That Christmas, a group of American GIs came and organized a Christmas party for the children. Each child was assigned to a GI.
Palmer doesn’t remember her GI’s name, only that he was tall, slim and very nice. She never knew her father, and in that moment, the GI felt like one to her, she said.
That party was the first time she had ever had chocolate candy and hot chocolate — a food item she is still crazy about.
“We have to keep her out of chocolate,” said Rina’s daughter, Barbara Palmer.
In the letter, Rina talks about a large room filled with Christmas decorations and tables with food. She makes special note of the bright shining star on the Christmas tree and how she would never forget it.
Though they didn’t speak a common language, Palmer’s American friend would go on to show her pictures of his family and attempt to tell her as best as he could about them and how he missed them.
The letter closes with, “Thank you American friend, wherever you may be, thank you.”
The children at the orphanage would go on to talk about the party for weeks.
“It was so nice,” Rina said.
An unexpected connection
It wouldn’t be the last time she would see the soldier.
Palmer would go on to meet her husband some years later in Italy. He was a serviceman with the Air Force stationed in the country.
They were married in 1955. Rina was 18 at the time. Looking through old wedding pictures, she remembers how nervous she was.
Jack couldn’t speak Italian and she couldn’t speak English. But somehow they made it work, she said.
They would go one to have two children and endless stories of her time in America.
She was told by Italian friends that when she got to America it would look like New York, and she would have a giant house with people making her breakfast.
Instead, after sailing from Europe, Jack would take her to his family in Athens, Tennessee. There wasn’t a bathroom in the house.
Eventually Rina learned English, and Jack built her the big home her friends told her she would get. Jack died 12 years ago after a battle with cancer.
“He was a good daddy,” Rina said.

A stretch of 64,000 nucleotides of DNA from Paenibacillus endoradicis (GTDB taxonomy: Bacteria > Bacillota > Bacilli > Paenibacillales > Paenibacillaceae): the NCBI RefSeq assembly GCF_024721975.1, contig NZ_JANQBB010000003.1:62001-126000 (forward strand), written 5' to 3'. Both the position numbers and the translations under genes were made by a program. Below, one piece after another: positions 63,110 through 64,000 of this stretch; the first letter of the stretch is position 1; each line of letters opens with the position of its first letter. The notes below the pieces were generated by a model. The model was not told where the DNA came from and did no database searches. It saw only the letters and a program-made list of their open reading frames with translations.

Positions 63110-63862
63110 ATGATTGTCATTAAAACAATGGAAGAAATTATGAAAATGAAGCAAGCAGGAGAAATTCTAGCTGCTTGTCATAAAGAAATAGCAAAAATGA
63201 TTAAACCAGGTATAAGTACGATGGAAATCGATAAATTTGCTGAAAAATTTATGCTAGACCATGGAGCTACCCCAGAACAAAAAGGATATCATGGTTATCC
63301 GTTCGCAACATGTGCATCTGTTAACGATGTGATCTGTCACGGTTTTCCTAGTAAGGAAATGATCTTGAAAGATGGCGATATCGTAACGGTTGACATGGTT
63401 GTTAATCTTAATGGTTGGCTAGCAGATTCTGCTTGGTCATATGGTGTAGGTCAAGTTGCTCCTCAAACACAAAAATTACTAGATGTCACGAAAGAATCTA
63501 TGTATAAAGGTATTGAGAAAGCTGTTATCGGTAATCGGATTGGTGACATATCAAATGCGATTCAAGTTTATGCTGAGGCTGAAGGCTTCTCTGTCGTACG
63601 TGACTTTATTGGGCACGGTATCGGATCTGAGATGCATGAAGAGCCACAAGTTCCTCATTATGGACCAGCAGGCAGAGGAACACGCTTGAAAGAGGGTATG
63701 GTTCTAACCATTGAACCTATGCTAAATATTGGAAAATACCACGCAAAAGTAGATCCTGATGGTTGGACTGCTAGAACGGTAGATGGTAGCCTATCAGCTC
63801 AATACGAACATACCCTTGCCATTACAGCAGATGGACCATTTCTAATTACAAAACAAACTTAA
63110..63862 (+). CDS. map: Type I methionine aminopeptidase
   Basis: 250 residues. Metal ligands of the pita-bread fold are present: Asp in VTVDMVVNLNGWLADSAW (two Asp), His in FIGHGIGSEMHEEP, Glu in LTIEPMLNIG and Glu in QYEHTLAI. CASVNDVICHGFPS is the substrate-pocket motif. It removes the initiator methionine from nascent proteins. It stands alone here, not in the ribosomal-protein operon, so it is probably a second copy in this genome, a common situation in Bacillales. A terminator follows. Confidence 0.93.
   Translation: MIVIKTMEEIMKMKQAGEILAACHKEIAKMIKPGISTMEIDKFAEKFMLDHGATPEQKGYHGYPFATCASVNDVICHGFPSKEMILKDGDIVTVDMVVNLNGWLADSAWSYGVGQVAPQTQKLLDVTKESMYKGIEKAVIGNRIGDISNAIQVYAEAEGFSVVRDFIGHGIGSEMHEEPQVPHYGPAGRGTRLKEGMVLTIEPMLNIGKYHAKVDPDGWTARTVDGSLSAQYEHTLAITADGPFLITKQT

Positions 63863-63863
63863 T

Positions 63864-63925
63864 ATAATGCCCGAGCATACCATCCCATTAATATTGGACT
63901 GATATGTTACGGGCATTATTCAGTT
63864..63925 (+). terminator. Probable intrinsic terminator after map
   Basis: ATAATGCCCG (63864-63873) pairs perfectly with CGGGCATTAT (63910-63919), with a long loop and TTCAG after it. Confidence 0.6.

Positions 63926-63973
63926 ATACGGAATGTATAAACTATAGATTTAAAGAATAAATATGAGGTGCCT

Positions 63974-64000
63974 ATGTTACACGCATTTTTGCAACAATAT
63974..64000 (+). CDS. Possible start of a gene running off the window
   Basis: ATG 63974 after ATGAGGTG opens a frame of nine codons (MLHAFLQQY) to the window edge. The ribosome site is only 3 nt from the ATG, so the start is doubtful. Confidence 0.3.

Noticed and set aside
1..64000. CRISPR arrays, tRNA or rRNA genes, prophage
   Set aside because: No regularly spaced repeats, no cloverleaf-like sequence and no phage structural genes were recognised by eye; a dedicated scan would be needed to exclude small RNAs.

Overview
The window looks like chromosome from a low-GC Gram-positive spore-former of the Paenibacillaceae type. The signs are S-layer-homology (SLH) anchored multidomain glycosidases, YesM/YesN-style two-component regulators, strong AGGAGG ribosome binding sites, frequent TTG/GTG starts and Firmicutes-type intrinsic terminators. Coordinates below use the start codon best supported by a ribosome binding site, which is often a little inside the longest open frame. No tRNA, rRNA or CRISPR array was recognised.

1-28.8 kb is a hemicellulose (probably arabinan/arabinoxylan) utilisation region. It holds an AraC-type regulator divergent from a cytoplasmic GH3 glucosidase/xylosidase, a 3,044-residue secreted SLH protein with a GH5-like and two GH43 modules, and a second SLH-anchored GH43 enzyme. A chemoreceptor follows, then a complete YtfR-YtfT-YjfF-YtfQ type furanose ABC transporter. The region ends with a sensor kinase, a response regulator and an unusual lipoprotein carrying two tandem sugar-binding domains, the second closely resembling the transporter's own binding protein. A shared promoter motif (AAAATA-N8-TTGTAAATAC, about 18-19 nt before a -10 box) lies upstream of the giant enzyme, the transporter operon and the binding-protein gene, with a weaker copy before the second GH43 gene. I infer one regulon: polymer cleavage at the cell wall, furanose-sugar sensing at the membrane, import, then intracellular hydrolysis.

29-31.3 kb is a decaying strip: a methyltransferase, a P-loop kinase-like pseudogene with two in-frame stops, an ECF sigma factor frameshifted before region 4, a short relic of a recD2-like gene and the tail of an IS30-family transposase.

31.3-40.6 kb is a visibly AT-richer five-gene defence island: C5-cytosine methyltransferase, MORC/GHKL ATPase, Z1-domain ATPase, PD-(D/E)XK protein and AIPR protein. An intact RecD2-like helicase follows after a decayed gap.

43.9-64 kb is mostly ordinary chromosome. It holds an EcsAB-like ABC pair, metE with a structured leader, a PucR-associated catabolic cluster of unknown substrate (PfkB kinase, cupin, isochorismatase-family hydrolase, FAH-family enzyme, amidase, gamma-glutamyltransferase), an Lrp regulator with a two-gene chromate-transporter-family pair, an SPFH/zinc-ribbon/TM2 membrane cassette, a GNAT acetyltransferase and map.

Barbara kept the name Palmer after getting married to keep Jack’s legacy alive. She said she always remembers how wherever her father went, Rina was with him.
“He was a family man,” she said.
But one story still gives Rina goosebumps. They were visiting some of Jack’s family in Georgia.
When she walked into the home, Rina saw a familiar face in a photo of Jack’s uncle. As she got closer, she said, she realized that it was the American GI that gave her chocolate all those years ago.
At the time, she still couldn’t speak English, so she couldn’t tell everyone, but Rina said she will never forget the man’s face.
Neither Barbara nor her mother know the uncle’s name. But Barbara said it feels like his meeting her mother was the beginning of her parents’ love story.
“It’s kind of like fate,” Barbara said.
BERKELEY COUNTY, S.C. (WCSC) - The Berkeley County School District has announced that four of its schools will be transitioning to virtual learning for one week because of staffing concerns.The district said beginning Friday, students at Cane Bay High, College Park Middle, Goose Creek Elementary, and Goose Creek High will learn from home and return to the in-person school setting on Jan. 24.The temporary conversion to distance learning is due to staffing concerns and not student infection rate concerns, according to the distric...
BERKELEY COUNTY, S.C. (WCSC) - The Berkeley County School District has announced that four of its schools will be transitioning to virtual learning for one week because of staffing concerns.
The district said beginning Friday, students at Cane Bay High, College Park Middle, Goose Creek Elementary, and Goose Creek High will learn from home and return to the in-person school setting on Jan. 24.
The temporary conversion to distance learning is due to staffing concerns and not student infection rate concerns, according to the district.
As a result, athletic and extracurricular activities will proceed as normal, district officials said.
“The decision to convert Cane Bay High, College Park Middle, Goose Creek Elementary, and Goose Creek High to distance learning is based on operational concerns,” said Deon Jackson, BCSD Superintendent. “Staffing shortages have greatly necessitated this decision as school staffs continue to be impacted by COVID-19 isolations and quarantine protocol, and the substitute pool is limited when relied upon by 47 schools. We understand the burden this places on our students, staff and families as our shared goal is to provide quality instruction to our students in our buildings; however, we had to consider how the limited availability of staff impacts safety on campus and instruction. We look forward to the return of these students on Monday, January 24.”
The district released the following additional information:
Schools will work with staff and families to ensure that all students receive their Chromebooks. Information concerning access to assignments and livestream instruction schedules will be provided to students and/or parents by principals and teachers.